Peter was the first to say to me, during the oil crisis after the Yom Kippur War, “There is no such thing as scarcity and no such thing as surplus. There is only price.”
Peter was the most loyal to Nixon of anyone I knew, and we were all loyal. He was also loyal to his friends. He got my father onto the board of one large corporation and one medium-sized one after the Nixon days. The pay was small, but my father greatly enjoyed the camaraderie.
Peter was a friend to me when I worked at the Wall Street Journal. He would often take me from my drab little cafeteria at 22 Cortlandt Street to the posh Recess Club where I dined among the swells. Peter never mocked me for my long hair and hippie looks, and absolutely never bragged about his success or his wealth. He was always perfectly dressed and never made much of it. He lived in a palace in Purchase, the kind of a house that Gatsby could only dream of, and he made it available to me, escaping from my tiny apartment in Manhattan, and never in any way made any kind of comparison.
He was a formidable disciplinarian, but his kids loved and worshiped him. He could make his dog stop fidgeting or whining just by looking at the beast intently.
He and I were joined by our love of Nixon, but even more so by our love for human life. Peter believed in the sanctity of all human life from conception and made no exceptions.
He was a fierce advocate for improving the education of the poor and racial minorities. He did this through the Student Sponsor Partnership, which took underperforming but ambitious black and brown students from the failing public schools and put them in under-crowded but high-performing parochial schools. He also was a hard-working advocate for school choice and vouchers.
Peter was also a major friend of Portsmouth Priory, now called “Portsmouth Abbey.” It was there, two years ago, that I last had a chance to visit with him at length. He had invited me to give the graduation speech and I did. Before and after we talked about advertising, about lawsuits, about World War II and how hard it had been to beat the Germans, about the absence of loved ones. His beautiful Brigid had died about ten years earlier, and he had only fairly recently found peace with his wonderful new wife, a lovely Austrian woman named Frau Von Oswald. As a gesture of love for her and family, Peter lived half of the year in Purchase and half in Salzburg — which is where he died.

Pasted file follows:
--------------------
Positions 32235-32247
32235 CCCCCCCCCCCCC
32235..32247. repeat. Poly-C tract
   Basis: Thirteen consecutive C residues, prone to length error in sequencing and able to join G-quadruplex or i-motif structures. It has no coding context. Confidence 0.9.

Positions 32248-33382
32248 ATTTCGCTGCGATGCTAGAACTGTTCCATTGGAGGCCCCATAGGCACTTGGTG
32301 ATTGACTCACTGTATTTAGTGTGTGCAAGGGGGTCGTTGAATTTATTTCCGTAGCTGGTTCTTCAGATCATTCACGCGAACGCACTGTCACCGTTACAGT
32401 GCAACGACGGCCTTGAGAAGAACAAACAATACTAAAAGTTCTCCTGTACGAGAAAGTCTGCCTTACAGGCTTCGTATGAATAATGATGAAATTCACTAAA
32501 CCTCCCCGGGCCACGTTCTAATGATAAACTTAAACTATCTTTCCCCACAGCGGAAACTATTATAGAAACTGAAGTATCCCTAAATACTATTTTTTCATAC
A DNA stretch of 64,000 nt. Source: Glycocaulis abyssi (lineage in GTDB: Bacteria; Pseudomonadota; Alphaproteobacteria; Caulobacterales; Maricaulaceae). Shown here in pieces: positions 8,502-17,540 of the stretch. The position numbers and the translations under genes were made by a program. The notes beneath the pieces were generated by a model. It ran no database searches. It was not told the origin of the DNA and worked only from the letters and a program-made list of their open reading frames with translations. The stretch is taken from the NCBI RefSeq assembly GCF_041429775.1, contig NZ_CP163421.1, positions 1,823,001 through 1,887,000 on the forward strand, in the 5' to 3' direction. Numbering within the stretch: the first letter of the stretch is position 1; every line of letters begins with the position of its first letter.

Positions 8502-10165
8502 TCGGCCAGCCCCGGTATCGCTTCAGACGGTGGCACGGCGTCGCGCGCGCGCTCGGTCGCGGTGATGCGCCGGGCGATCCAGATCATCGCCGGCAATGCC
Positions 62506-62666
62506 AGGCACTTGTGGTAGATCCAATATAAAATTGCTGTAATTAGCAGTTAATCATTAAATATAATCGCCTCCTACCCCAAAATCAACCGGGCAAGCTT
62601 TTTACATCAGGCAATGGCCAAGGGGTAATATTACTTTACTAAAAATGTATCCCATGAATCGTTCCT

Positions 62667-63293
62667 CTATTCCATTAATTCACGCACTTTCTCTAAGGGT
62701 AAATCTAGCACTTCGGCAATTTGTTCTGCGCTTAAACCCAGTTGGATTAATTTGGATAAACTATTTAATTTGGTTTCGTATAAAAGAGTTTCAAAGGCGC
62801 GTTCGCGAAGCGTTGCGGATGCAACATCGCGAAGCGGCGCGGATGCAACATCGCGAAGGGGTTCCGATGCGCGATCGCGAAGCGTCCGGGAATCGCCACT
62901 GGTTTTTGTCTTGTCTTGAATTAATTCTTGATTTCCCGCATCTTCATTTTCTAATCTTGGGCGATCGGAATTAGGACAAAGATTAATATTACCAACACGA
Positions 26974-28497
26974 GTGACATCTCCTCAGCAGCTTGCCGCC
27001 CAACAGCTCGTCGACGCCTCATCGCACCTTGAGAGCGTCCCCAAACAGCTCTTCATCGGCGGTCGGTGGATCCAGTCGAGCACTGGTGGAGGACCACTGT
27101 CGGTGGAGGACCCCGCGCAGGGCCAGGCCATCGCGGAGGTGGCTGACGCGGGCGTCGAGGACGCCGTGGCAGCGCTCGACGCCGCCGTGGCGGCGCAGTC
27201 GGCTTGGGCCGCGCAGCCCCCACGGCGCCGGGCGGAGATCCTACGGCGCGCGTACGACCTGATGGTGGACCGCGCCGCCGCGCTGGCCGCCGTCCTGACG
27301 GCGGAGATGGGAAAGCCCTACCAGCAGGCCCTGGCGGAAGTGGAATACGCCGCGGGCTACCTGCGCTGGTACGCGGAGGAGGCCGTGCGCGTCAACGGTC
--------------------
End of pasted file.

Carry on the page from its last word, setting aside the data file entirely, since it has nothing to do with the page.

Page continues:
To me, Peter was the best of the greatest generation: steadfast, heroic, modest, hard working, generous of spirit. I frequently got letters from him (I don’t think he used a computer). My eyes always opened wide to see that perfect handwriting of his name under the perfect typing of the letter.
That was how he seemed to me: perfect.
We are losing too many of these big people and have far too many small people running things now. I see that my old marching companion, Ralph Nader, once said some negative things about Peter. I love you, Ralph, and you are a star — but Peter was a rock of integrity, loyalty, and love, and he cannot be replaced.